November 21, 2011

Thing 12: Open Access Repositories and WRAP

‘Green’ open access material is most often made available in databases referred to as ‘repositories’ or ‘research archives’. These databases can be an invaluable source of information. Researchers can use them to view papers they may not ordinarily have access to and evaluate if they need to go to the expense of acquiring the final published version. These databases come in three major forms:

  • Aggregator repositories,
  • Subject based repositories and
  • Institutional repositories.

Aggregator repositories bring together the records from a number of smaller repositories in a single user interface and subject repositories, as the name suggests, focus on a single subject area or discipline. We are going to look at the final type of repository: the institutional repository. These cover outputs from a range of subjects but that are produced by the researchers of a single institution.

WRAP logo

Warwick Research Archive Portal (WRAP) and the linked University of Warwick Publications service serve the University of Warwick.

WRAP is the research archive for the University and hosts a range of research outputs including journal articles, PhD theses, conference papers, working papers, book chapters, reports and more. The Publications service complements WRAP by holding bibliographical references for material we cannot make publicly available, either because we do not have permission, or the permitted version of the work. WRAP and the Publications service create a showcase of the material produced by Warwick researchers and are both designed especially to maximise the visibility and impact of the material listed in the service. Both services are harvested by a range of aggregator repositories and have their content indexed by Google and Google Scholar.

The reach of the service is large and international: we had more than 29,000 visitors in October 2011 and the 5700 papers were downloaded more than 26,000 times. Visitors and users of materials come from all around the world as can be seen by the latest WRAP statistics. WRAP can also provide researchers with a range of usage metrics to help illustrate the impact of a paper.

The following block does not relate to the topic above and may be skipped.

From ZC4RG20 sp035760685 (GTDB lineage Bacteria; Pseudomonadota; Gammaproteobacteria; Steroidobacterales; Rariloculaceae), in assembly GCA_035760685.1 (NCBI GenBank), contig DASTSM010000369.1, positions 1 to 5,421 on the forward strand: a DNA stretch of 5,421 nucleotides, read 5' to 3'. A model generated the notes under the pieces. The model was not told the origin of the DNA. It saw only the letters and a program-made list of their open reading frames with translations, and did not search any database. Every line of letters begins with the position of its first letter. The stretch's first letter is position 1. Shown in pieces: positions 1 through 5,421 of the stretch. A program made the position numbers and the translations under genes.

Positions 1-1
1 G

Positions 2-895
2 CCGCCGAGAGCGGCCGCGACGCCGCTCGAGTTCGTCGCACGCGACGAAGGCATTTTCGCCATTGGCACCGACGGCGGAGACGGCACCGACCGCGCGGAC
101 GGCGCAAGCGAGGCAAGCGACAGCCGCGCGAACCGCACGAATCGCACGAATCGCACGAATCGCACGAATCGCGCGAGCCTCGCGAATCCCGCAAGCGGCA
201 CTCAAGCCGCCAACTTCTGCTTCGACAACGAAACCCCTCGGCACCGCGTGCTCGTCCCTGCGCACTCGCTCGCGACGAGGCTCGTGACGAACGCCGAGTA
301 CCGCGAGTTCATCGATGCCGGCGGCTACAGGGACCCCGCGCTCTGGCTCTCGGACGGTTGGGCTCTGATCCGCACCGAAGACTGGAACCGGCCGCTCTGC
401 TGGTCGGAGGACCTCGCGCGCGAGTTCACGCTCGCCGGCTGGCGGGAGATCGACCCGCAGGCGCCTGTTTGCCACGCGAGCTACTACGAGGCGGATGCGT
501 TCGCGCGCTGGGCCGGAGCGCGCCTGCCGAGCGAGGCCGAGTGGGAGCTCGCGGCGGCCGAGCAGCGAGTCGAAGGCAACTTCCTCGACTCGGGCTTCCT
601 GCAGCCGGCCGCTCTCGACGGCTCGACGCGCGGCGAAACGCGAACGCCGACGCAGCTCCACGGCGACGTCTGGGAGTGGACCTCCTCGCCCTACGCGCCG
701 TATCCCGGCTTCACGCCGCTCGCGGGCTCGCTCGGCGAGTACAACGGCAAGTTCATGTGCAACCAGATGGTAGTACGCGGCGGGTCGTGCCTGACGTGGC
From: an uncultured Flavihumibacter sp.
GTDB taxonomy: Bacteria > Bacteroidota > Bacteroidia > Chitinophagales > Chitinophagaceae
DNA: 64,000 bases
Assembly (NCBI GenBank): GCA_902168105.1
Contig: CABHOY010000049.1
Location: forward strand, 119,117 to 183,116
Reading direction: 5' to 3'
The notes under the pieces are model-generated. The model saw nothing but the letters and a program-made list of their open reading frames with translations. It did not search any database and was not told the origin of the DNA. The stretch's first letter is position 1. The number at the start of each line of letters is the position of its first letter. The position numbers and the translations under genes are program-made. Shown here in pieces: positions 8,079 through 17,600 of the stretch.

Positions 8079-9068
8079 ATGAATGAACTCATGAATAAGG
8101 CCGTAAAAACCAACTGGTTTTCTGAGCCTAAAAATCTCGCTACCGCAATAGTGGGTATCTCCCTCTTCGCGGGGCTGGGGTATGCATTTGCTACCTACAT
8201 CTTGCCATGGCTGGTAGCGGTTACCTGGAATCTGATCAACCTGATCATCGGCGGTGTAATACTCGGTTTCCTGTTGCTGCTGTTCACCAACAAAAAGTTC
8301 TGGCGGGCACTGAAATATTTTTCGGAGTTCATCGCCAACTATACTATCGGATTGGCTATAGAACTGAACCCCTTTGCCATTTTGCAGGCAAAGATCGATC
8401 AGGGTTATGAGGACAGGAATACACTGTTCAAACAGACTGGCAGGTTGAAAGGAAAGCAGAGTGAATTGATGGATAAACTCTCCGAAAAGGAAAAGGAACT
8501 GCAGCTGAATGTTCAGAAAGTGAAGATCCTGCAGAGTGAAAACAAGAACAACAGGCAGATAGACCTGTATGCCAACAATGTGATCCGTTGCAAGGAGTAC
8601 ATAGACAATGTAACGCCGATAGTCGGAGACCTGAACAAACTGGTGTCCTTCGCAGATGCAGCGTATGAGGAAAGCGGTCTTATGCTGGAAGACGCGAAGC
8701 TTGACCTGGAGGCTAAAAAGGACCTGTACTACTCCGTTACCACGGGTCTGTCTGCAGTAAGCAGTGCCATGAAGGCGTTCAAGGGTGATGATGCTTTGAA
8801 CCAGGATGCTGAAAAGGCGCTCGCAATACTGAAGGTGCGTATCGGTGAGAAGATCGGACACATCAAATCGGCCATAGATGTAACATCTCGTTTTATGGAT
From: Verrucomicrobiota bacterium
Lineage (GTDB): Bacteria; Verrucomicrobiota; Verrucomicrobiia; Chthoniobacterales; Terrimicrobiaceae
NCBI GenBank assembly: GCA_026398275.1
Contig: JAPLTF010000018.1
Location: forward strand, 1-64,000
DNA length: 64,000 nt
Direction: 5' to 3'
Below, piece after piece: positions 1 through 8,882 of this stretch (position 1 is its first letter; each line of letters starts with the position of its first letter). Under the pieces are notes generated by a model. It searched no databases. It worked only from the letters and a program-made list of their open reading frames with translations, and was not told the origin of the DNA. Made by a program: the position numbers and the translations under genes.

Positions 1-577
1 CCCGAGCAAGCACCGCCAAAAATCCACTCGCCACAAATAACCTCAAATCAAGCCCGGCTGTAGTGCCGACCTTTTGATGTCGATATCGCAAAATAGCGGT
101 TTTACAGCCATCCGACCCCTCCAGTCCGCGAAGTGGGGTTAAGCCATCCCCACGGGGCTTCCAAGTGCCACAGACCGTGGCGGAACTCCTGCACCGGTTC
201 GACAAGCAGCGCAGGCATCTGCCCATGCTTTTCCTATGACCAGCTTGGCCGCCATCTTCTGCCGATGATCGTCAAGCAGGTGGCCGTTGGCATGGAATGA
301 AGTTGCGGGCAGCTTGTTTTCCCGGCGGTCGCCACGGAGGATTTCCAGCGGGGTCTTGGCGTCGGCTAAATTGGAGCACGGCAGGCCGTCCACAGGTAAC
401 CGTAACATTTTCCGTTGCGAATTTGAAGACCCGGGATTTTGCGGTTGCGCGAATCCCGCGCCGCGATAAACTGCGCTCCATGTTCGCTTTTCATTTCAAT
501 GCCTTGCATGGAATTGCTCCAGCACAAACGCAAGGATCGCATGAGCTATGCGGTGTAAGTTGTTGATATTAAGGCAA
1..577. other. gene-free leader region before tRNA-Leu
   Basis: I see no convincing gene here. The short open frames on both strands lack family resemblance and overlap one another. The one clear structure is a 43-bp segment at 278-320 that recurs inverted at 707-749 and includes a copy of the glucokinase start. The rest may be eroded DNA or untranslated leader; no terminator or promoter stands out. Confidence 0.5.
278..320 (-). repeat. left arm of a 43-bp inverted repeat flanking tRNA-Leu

Use WRAP to find information:
To complete this thing please follow the step-by-step instructions to set up an RSS feed for the new items added to WRAP or the Publications service for your department.

Additionally to Thing 12 you may wish to investigate some of the aggregator or subject based repositories . Most of those below will allow you to set up similar feeds for new material or material on a specific subject or set of search terms and are all useful tools to find research.

Good examples of aggregator repository are:

  • BASE (Bielefeld Academic Search Engine) hosted by the Bielefeld University Library and contains information from over 2000 databases and is international in scope.
  • Intute Repository Search, mainly UK focused.

Not all subjects have dedicated repositories but there are few very well-known examples:

  • ArXiv for physics, maths, statistics, computer science and others.
  • Pub-Med Central and the related UK Pub-Med Central for biomedical and life sciences material.
  • RePEC (link: ) for research papers in economics.
  • SSRN (link: ) for social science material.

Further information:

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